“If Santa should fail to call, bears may come to Broad and Wall.” —Yale Hirsh
December is widely known as one of the best months of the year for stocks, but most don’t realize that the majority of the gains happen in the second half of the month.
Equity strength at this time of the year is widely known as the Santa Claus Rally, but the term is somewhat misunderstood. Discovered in 1972 by Yale Hirsch, creator of the Stock Trader’s Almanac (carried on now by his son Jeff Hirsch), the real Santa Claus Rally is the final five trading days of the year and first two trading days of the following year, not just December. In other words, the official Santa Claus Rally is set to begin Thursday, December 24.
So how likely are these seven trading days to be higher? Well, there isn’t a single seven-day combo out of the full year that is more likely to be higher than the 77.9% of the time higher we’ve seen previously during the Santa Claus Rally. Additionally, these seven days are up an average of 1.33%, which is the second-best seven-day combo of the year. Do you believe yet?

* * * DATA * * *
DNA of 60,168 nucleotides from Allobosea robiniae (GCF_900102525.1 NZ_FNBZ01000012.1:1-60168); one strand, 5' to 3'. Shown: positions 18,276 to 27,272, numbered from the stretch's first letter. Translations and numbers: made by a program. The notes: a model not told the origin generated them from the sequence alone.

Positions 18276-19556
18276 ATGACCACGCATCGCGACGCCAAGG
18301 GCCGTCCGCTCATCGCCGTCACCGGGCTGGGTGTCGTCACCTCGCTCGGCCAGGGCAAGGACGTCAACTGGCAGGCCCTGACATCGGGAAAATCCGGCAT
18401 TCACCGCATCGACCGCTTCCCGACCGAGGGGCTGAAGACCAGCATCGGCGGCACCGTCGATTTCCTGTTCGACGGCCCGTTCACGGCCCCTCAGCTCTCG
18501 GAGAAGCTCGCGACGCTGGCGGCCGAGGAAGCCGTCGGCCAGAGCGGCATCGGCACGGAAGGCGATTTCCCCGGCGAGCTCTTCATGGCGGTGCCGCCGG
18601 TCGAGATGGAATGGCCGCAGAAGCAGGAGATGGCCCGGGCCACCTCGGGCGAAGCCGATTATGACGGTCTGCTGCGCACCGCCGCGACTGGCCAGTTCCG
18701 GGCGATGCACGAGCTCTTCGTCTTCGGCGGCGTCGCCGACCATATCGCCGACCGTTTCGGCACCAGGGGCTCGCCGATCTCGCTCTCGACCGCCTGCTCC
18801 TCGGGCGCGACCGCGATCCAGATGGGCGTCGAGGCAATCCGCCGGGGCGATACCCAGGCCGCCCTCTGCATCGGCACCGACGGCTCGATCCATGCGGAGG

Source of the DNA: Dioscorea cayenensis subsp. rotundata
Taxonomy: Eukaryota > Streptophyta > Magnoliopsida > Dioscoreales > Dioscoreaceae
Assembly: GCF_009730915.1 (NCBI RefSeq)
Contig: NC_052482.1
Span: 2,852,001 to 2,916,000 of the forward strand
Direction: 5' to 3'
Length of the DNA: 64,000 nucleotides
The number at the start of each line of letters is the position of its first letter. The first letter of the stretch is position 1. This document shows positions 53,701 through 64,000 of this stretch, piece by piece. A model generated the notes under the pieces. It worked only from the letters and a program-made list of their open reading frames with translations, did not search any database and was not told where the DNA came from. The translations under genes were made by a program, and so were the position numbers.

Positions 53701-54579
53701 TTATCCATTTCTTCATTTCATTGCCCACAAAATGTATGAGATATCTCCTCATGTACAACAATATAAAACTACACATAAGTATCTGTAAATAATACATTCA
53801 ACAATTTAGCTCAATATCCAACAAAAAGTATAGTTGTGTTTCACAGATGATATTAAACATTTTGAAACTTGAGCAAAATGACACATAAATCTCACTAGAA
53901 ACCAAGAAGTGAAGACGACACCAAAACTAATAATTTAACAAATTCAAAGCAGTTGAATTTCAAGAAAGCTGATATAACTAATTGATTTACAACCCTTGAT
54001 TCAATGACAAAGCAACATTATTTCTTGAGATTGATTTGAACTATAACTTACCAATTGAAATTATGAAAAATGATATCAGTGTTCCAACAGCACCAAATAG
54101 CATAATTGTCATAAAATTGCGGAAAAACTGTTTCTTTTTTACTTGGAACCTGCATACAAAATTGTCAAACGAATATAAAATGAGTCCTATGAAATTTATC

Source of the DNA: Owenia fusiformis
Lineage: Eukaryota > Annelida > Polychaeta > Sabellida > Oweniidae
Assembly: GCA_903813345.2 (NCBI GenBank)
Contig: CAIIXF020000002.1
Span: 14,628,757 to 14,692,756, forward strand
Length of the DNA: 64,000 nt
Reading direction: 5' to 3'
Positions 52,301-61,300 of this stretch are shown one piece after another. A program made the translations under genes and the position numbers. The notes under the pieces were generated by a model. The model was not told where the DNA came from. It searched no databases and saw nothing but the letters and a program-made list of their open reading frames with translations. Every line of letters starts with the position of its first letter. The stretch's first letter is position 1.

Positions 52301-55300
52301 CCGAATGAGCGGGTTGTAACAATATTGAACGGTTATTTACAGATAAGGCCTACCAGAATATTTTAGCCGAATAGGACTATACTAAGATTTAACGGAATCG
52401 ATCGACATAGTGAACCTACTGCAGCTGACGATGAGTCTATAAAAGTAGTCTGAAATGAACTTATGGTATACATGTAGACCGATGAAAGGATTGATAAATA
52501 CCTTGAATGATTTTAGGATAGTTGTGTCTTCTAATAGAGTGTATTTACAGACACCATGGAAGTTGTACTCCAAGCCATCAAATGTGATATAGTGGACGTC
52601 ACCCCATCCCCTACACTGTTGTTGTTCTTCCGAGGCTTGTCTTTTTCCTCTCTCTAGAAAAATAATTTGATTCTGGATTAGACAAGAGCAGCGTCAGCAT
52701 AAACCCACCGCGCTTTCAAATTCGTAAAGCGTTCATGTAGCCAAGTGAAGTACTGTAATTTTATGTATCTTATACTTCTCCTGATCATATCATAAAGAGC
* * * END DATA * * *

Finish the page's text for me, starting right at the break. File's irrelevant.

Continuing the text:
“Why are these seven days so strong?” asked LPL Financial Chief Market Strategist Ryan Detrick. “Whether optimism over a coming new year, holiday spending, traders on vacation, institutions squaring up their books before the holidays—or the holiday spirit—the bottom line is that bulls tend to believe in Santa.”
The LPL Chart of the Day illustrates how the Santa Claus Rally has performed over the past 20 years. Usually these seven days are higher, which leads to strength in January. But what stands out to us is that the times Santa didn’t come, January was lower each time. Now do you believe?
Let’s take a closer look at what happens when things don’t go according to plan. Remember, Yale Hirsch told us, “If Santa should fail to call, bears may come to Broad and Wall.” This is because the New York Stock Exchange is at the corner of Broad and Wall Streets.
Going back to the mid-1990s, there have been only six times Santa failed to show in December. January was lower five of those six times, and the full year had a solid gain only once (in 2016, but a mini-bear market early in the year). “Considering the bear markets of 2000 and 2008 both took place after one of the rare instances that Santa failed to show makes believers out of us. Should this seasonally strong period miss the mark, it could be a warning sign,” explained Santa Claus believer Detrick.
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